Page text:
Of the top nine Puerto Ricans identified by PG Crosschecker for the 2009 draft, eight of whom are here this weekend, three each are playing for Team Puerto Rico/YBC and Team Worth, and only two for the Academy. The top-ranked Academy player is outfielder Juan Silva, ranked only No. 5 overall.
Interestingly, three of the top four ranked Puerto Ricans are members of Team Worth, a loose assembly of top players from Florida—plus the three high-profile Puerto Ricans. Righthander Raul Rivera, the No. 1-ranked player, outfielded/lefthander Ruben Sierra Jr., son of the former major leaguer and the No. 3-ranked talent, and catcher Roidany Aguila, the No. 4 talent, are all playing for Team Worth.
The Academy and Team Worth are both currently playing in the opening round of the tournament, which will give hundreds of scouts their first close-up look at the top Puerto Rican prospects for the 2009 draft.
Conveniently, Rivera was the starting pitcher for Team Worth in today’s opener while Aguila was his batterymate. In the early going, Rivera was clocked in the 86-90 mph range.
Outfielder Raymond Fuentes, the No. 2-ranked Puerto Rican, plays for Team Puerto Rico/YBC, which plays its initial game today at 5:30. Fuentes, who has been timed in the 60 in 6.30 seconds, will be one of the fastest players in the 80-team tournament.
The opening games of the 10th WWBA Fall Championship kicked off at 3 p.m. today on the four fields in the blue quad—effectively the four main fields in the spring training complex of the Florida Marlins.
Games will be played on those fields only today, with another quartet of games scheduled for 5:30 p.m., and the remaining set of four scheduled for 8 p.m. With Roger Dean Stadium, the primary spring home for both the Marlins and St. Louis Cardinals, and also the summer home of the Jupiter Hammerheads and Palm Beach Cardinals, the Class A Florida State League affiliates for both clubs, unavailable this weekend because the playing surface is undergoing a makeover, the four fields are the only ones that are lighted.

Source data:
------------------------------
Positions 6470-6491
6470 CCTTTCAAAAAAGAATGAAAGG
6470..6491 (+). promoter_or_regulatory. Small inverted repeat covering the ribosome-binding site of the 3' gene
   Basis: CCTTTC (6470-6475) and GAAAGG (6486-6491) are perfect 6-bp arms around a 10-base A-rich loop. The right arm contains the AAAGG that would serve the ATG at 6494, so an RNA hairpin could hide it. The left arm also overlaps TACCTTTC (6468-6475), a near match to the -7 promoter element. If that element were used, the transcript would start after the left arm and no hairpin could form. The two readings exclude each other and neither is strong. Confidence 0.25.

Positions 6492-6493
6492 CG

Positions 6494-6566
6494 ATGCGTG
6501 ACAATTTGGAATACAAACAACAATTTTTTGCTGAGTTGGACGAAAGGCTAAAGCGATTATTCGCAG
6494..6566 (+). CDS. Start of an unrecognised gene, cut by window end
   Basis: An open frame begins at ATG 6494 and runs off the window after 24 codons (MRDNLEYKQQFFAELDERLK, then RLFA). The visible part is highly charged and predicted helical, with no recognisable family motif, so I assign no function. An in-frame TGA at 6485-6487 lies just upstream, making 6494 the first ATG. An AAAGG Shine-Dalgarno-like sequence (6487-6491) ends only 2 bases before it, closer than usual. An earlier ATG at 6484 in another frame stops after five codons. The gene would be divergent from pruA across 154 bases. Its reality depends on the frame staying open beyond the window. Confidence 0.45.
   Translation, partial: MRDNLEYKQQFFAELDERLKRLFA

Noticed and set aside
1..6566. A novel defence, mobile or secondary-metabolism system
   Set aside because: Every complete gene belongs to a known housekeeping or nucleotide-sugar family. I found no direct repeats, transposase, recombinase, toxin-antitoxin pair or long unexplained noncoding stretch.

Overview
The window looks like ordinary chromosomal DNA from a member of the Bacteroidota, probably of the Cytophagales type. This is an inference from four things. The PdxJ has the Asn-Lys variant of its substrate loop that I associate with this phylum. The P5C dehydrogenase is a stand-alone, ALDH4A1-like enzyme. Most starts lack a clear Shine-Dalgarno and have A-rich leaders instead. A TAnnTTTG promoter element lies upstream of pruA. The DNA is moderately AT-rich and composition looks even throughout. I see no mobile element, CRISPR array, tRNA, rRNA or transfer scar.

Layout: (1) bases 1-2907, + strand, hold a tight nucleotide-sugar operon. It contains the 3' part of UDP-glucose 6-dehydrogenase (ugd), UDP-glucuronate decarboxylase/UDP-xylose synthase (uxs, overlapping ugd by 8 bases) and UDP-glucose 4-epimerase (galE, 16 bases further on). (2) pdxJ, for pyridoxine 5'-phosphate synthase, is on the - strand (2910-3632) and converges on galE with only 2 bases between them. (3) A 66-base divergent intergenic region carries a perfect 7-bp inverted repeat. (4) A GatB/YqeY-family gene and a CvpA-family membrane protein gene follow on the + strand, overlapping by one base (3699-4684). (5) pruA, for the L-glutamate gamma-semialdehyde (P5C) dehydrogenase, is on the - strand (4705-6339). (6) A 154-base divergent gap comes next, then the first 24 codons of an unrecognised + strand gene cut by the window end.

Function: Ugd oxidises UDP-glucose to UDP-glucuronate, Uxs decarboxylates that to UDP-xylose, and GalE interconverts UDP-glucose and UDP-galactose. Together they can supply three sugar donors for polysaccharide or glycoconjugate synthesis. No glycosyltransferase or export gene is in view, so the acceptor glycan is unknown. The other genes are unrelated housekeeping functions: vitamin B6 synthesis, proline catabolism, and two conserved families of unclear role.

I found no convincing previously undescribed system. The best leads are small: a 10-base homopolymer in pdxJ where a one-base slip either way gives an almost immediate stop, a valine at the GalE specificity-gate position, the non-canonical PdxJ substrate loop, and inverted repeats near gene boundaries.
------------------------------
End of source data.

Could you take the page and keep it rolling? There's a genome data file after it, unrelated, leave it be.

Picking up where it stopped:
With today’s games limited to the one quad, there should be a huge number of scouts and college recruiters concentrated in one area, and it appears there are already close to 400 gathered to see the four tournament openers. That number could double by this evening, especially with three pre-tournament favorites—the two-time champion East Cobb Astros, the Orlando Scorpions and the Texas Scout Team Yankees—playing on three different fields.
Correction: Today’s game between Ontario Blue Jays and Orlando PG Purple and the matchup between RHP Ryan Moore and LHP Evan Grills is at 8:00 pm on Blue 4, not at 5:30 as previously written.
It’s about three hours before the first game at the 2008 World Wood Bat Association World Championships in Jupiter, Florida. Dozens of PG staff members are busy taking care of all the last minute details (putting up tents and signs, getting equipment organized, lining up the ubiquitous golf carts, etc.) that make an event run smoothly.
Today’s schedule features three sets of four games each on the Blue Quad, the only four fields of the 12 at the Marlins/Cardinals which have lights. Roger Dean Stadium is not in the field rotation this year as it was resodded at the end of instructional league.
The big worry at the moment is the weather forecast, which calls for an 80% chance of rain later this afternoon and a 70% chance tomorrow, along with a wind advisory, before settling down for the weekend to the normal Florida 30% chance. There are numerous contingency plans in case of rain and open gaps built into the schedule, but there are limits on available field slots as well.
Important: In case of weather, schedule updates will be posted on this blog, on the WWBA website (worldwoodbat.com) and the Perfect Game website (perfectgame.org). Please check these sources frequently if there are schedule changes or any other up to the minute information.
There are some very interesting games scheduled among the dozen today. Dulins Dodgers vs. Team Worth will draw lots of attention in the 3 pm bracket, while a pitching match up between RHP Tyler Moore (Orlando PG Purple) and LHP Evan Grills (Ontario Blue Jays will command the attention of all the scouts in the 5:30 time slot. The East Cobb Astros, Texas Scout Team Yankees and Orlando Scorpions all play games at 8 pm.
FOLLOW ALL WWBA COVERAGE FROM JUPITER
ON PERFECT GAME, PG CROSSCHECKER BLOGS
The 80-team World Wood Bat Association Fall Championship, which will feature the greatest collection of high school talent ever assembled in one event, kicks off Thursday afternoon in Jupiter, Fla., and we’ll be there with all the coverage.
PG Crosschecker’s Allan Simpson and David Rawnsley will follow all the action and their regular blogs on the Perfect Game and PG Crosschecker websites will contain a wide range of coverage, including simple game scores and highlights, to scouting reports and updates on top prospects in the 2009, 2010 and 2011 draft classes, to interesting developments that evolve through the five-day tournament. We’ll even be the source for weather updates and directives, should rain interrupt the schedule at any point.